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G3 (Bethesda). 2017 September; 7(9): 3195–3202.
Published online 2017 July 27. doi:  10.1534/g3.117.300083
PMCID: PMC5592944

The Integrated Genomic Architecture and Evolution of Dental Divergence in East African Cichlid Fishes (Haplochromis chilotes x H. nyererei)


The independent evolution of the two toothed jaws of cichlid fishes is thought to have promoted their unparalleled ecological divergence and species richness. However, dental divergence in cichlids could exhibit substantial genetic covariance and this could dictate how traits like tooth numbers evolve in different African Lakes and on their two jaws. To test this hypothesis, we used a hybrid mapping cross of two trophically divergent Lake Victoria species (Haplochromis chilotes × Haplochromis nyererei) to examine genomic regions associated with cichlid tooth diversity. Surprisingly, a similar genomic region was found to be associated with oral jaw tooth numbers in cichlids from both Lake Malawi and Lake Victoria. Likewise, this same genomic location was associated with variation in pharyngeal jaw tooth numbers. Similar relationships between tooth numbers on the two jaws in both our Victoria hybrid population and across the phylogenetic diversity of Malawi cichlids additionally suggests that tooth numbers on the two jaws of haplochromine cichlids might generally coevolve owing to shared genetic underpinnings. Integrated, rather than independent, genomic architectures could be key to the incomparable evolutionary divergence and convergence in cichlid tooth numbers.

Keywords: adaptive radiation, key innovation, natural selection, QTL, trophic evolution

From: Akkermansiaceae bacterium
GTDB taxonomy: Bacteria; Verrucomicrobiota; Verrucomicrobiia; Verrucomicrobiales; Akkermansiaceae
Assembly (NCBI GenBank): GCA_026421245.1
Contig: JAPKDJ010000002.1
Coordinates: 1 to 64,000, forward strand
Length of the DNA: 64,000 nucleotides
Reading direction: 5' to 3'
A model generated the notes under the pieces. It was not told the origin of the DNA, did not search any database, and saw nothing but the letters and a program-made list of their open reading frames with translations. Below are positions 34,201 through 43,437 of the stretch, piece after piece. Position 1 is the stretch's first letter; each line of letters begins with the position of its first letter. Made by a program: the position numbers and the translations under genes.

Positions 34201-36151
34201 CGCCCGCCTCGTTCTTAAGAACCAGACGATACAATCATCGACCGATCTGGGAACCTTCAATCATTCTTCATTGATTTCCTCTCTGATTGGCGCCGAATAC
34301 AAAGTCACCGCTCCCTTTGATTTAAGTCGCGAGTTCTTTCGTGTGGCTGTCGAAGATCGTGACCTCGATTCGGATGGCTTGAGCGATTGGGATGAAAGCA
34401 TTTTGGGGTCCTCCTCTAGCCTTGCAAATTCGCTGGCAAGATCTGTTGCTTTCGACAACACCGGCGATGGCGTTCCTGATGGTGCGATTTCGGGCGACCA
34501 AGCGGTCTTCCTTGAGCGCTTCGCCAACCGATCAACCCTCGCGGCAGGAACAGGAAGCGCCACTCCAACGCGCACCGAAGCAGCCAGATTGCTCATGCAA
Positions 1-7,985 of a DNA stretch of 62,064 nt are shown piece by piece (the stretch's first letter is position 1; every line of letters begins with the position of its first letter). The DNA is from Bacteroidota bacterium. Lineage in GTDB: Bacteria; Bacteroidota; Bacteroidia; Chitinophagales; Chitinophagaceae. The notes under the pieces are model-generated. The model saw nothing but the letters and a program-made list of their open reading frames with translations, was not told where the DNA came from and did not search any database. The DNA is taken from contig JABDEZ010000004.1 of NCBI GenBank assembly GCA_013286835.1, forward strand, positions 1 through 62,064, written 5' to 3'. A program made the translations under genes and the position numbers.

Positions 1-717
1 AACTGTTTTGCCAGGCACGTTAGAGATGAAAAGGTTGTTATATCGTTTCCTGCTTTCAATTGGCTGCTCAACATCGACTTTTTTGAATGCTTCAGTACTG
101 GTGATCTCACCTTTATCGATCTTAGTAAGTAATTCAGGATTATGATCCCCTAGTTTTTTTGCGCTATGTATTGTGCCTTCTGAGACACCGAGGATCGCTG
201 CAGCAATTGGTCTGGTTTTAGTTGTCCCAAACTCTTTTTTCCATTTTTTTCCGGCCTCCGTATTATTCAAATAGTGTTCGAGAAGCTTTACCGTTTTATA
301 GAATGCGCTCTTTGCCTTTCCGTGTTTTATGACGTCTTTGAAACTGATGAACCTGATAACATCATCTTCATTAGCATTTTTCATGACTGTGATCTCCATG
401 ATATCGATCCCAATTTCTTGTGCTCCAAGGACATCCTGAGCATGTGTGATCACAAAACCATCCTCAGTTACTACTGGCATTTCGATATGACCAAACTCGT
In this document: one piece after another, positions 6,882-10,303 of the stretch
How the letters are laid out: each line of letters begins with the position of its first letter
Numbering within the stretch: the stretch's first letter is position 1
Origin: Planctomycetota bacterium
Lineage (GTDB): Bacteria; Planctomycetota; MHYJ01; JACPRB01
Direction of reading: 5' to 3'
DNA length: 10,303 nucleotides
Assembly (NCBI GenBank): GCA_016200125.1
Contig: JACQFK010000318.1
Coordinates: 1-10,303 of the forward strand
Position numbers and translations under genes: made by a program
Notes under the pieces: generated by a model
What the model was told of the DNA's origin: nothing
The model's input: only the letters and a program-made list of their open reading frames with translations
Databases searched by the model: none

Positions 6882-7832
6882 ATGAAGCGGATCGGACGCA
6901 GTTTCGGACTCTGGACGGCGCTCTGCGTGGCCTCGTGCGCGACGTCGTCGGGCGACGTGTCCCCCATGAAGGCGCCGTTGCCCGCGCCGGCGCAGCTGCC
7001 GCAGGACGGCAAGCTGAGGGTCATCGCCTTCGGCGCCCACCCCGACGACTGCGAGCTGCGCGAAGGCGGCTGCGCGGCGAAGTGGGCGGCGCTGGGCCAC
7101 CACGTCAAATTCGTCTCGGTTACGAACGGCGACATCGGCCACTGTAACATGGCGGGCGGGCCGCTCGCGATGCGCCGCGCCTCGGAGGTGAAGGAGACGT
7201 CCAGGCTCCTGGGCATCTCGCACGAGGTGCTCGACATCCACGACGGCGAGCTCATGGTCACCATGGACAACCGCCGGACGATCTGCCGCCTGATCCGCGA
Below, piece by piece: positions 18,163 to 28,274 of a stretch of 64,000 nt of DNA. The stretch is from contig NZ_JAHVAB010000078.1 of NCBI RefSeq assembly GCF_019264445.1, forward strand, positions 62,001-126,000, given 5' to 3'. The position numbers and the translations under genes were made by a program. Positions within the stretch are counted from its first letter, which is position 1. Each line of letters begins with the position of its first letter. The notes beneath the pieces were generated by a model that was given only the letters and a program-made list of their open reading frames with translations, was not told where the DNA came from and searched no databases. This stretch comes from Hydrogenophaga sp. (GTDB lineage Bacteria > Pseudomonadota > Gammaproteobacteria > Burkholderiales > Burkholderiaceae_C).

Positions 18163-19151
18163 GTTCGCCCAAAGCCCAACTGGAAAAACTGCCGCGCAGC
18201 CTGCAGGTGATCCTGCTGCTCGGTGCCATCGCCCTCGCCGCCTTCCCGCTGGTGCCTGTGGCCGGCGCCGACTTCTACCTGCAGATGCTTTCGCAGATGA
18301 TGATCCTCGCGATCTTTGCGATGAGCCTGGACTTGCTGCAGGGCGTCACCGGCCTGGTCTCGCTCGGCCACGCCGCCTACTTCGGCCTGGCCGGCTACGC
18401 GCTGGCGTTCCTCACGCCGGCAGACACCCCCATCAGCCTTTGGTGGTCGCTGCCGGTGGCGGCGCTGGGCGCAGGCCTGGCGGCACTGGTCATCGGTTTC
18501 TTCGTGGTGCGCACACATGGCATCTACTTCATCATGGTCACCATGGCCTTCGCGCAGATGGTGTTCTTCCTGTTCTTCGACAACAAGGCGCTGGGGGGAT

The subdivision of organisms into distinct developmental genetic modules or units greatly influences the evolution of biological diversity. Similar to processes such as speciation (Slowinski and Guyer 1993; Elmer et al. 2014) and gene duplication (Meyer and Schartl 1999; Taylor et al. 2001; Wagner 2008; Ohno 2013) that both increase the particulate nature of biological entities, segmentation of organisms into serially homologous units has been suggested to be a major facilitator of diversification (Wagner 1996). When particular plant leaves, arthropod limbs, or vertebrate teeth are able to evolve independently and subsequently become specialized with respect to other homologous organs, this can heavily influence a clade’s evolutionary success (Wagner and Altenberg 1996; Stock 2001; Edwards and Weinig 2011; Santana and Lofgren 2013; Miller et al. 2014). For instance, the capacity of the two jaws of cichlid fishes to evolve independently has been commonly invoked as a critical catalyst underlying both the unparalleled trophic divergence of these fishes and the phenomenal convergence that characterizes their adaptive radiations (Liem 1973; Hulsey et al. 2006). However, the degree to which particular parts of phenotypes can evolve independently and contribute to adaptation might be largely a result of their underlying genetic architectures (Lande 1984; Albertson and Kocher 2006; Brakefield 2006; Wilkens 2010; Albertson et al. 2014; Armbruster et al. 2014; Gross et al. 2016). Structures ranging from flower pistils to snake vertebrae to primate teeth have been suggested to evolve largely according to their genetic covariance (Schluter 1996; Hohenlohe and Arnold 2008; Hlusko 2016; Smith 2016). Likewise, genomic architecture may have constrained even the astounding phenotypic diversity of cichlid teeth. To better understand the factors structuring trophic evolution in one of the most species-rich vertebrate radiations on Earth, we examined the genomic substrate of tooth number divergence on both the oral and pharyngeal jaws of East African cichlids.